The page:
Wednesday, December 17, 2008

Accessibility Versus Quality in Season 5 PVP Rewards

World of Warcraft's fifth Arena season kicked off yesterday, and WoWHead has a guide to the new rewards. A few thoughts:

Rewarding PVP versus stealing PVE's thunder
There's a delicate balance between offering good incentives for PVP and undermining the incentives elsewhere in the game. Sure, PVP gear typicaly includes a large amount of stamina and resilience, and these stats are generally not desired for PVE. Then again, they're not disadvantages either, other than that they occupy item budget space that could be spent on other stats - if two items offer the same overall effect on your DPS/healing but one comes with free stamina and resilience, that's not a bad deal.

The issue arises when the PVP rewards are arguably BETTER than their PVE counterparts. For example, many cloth reputation rewards try to fit all cloth specs at once by including spell power and spirit. Mages get very little benefit from spirit, which means that a DPS-focused PVP reward may actually offer a mage BETTER DPS stats than rare-quality rep rewards, in addition to superior survivability. Of course, grinding WoW PVP honor isn't always fun, but neitheer is hitting the same daily quests every day for progress towards a rep reward. If anything, honor is earned much faster at 80 than at 70, and the new honor rewards are actually easier to obtain than inferior rep rewards in many cases.

This is doubly true for the non-set PVP rewards, where the items that compliment the epic quality 10-man raid equivalent PVP sets are available for straight up honor (and, in fact, less honor than pieces of the lower quality heroic dungeon level blue PVP set for non-Arena players). The jump from rare to epic quality alone is enough to give these items a lot of room to grow above what 5-man dungeon rewards offer.

Dealing with separate gear tracks
Blizzard has set up varying tiers of PVP progression to shadow the tiers of PVE progression. The good news is that the system seems to be well designed with room for growth - there's a large amount of space between tiers for everyone to get upgrades over time. There are a few quirks, however.

Weapons are limited to only the highest arena rating set, primarily because this slot usually has the most effect on player stats, and therefore has always been the most cherry-picked. This means that players will have to do PVE content to obtain a non-PVP-focused weapon until they get to the top ranks of the arenas (if they ever get there). That would seem to harken back to the old days where PVP was ruled by players who had raided to outgear the players who had not. Then again, the new system doesn't really offer a direct path at the best quality armor to players without arena ratings either. I guess the compromise is for neither side to be happy.

What happened to Marks of Honor?
One interesting change is that the rewards no longer seem to require any marks of honor from participating in specific battlegrounds. This is a bit strange since battlegrounds continue to award marks as if these marks mattered. In principle, the only use for marks at level 80 is for the old PVP vanity mounts, and for a repeatable quest to cash in marks for honor points. (I can't confirm this because the questgivers in Northrend say I'm not eligible.) I'm not sure if I trust Blizzard not to change their minds on this one, though, so I'm not going to be rushing to cash in my marks just yet.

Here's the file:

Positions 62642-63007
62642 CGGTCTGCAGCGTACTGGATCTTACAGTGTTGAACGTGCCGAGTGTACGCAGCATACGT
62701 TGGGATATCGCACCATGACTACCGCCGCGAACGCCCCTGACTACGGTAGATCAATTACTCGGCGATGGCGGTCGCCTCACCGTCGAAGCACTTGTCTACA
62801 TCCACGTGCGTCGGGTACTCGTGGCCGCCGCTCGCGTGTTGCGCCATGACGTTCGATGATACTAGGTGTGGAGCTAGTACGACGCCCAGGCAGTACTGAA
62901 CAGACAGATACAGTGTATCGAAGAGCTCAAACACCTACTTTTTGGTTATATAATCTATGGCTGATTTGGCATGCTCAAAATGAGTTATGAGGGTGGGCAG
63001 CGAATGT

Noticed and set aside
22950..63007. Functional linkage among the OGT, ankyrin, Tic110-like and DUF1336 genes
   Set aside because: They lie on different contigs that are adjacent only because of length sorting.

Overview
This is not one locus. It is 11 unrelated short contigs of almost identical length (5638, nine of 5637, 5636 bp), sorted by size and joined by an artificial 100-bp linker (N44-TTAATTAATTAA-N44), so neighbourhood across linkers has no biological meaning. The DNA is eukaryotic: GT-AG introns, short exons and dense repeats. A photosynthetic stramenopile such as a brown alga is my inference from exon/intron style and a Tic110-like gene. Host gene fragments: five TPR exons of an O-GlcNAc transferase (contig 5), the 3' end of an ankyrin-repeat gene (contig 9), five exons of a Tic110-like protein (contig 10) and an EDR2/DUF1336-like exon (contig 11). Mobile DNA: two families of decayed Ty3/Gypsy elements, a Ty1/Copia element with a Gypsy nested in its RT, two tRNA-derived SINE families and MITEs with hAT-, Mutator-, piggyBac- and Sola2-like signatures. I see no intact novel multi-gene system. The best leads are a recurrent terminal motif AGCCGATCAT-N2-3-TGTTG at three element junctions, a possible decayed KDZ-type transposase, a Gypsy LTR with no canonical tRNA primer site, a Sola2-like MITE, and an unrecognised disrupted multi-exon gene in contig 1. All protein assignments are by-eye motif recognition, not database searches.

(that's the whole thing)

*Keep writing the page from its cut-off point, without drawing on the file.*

Meanwhile, there is some question of whether the Alterac Valley mark is now completely without purpose (again, beyond use for some old mounts). AV has always been a balance nightmare for Blizzard, ever since they made the fateful decision to mix PVP with PVE on an asymmetric map (which, predictably, dissatisfied BOTH sides and caused no end of balance squabbles). The solution appears to have been to punt on the problem by de-emphasizing the battleground altogether.

In many ways, Wintergrasp is a better designed and implemented version of what Blizzard may have hoped that AV would become, so it makes some sense to sunset AV. It just seems strange for one of the game's most popular (and controversial) battlegrounds to suddenly be reduced to irrelevance.


Daria said...

The whole problem with Blizzard's PvP in my opinion is that it is too gear dependent. It was made even more so with the addition of resilience. Without it you were killed in a flash, and to get it took months of grinding battlegrounds and advancing your arena rating.

As someone with limited play time, I have to choose to either take the PvP path or the PvE path to advance my character.

This time I'm saying screw PvP. I'm not going to go through the frustration of getting killed over and over as a mediocre priest, constantly searching for arena teams that soon after fall apart. Dealing with people in battlegrounds who refuse to work together to win, all to get gear that I'm forced to have to become competitive.

Klepsacovic said...

PvP changing significantly from gear is rather strange. Unfortunately it seems that Blizzard has little interest in non-gear advancement of characters. Combine this with the perceived need to reward high-ranked players and it's a situation asking to get screwed up.

Wintergrasp, despite being not normal PvP, seems to have gotten it right, or at least more right than anything before. Gear matters less because of the vehicles and cannons. Numbers aren't perfectly balanced (let's face it, forced balance is unrealistic), but the overall balance is fairly decent. Tenacity is a little bit OP, but it's definitely a huge step in the right direction.

Gearless PvP would make balance in general easier since there's no need to account for varying scaling, such as warlocks going from squishies to effectively tanks or druids becoming nearly unkillable once they have enough regen and +healing.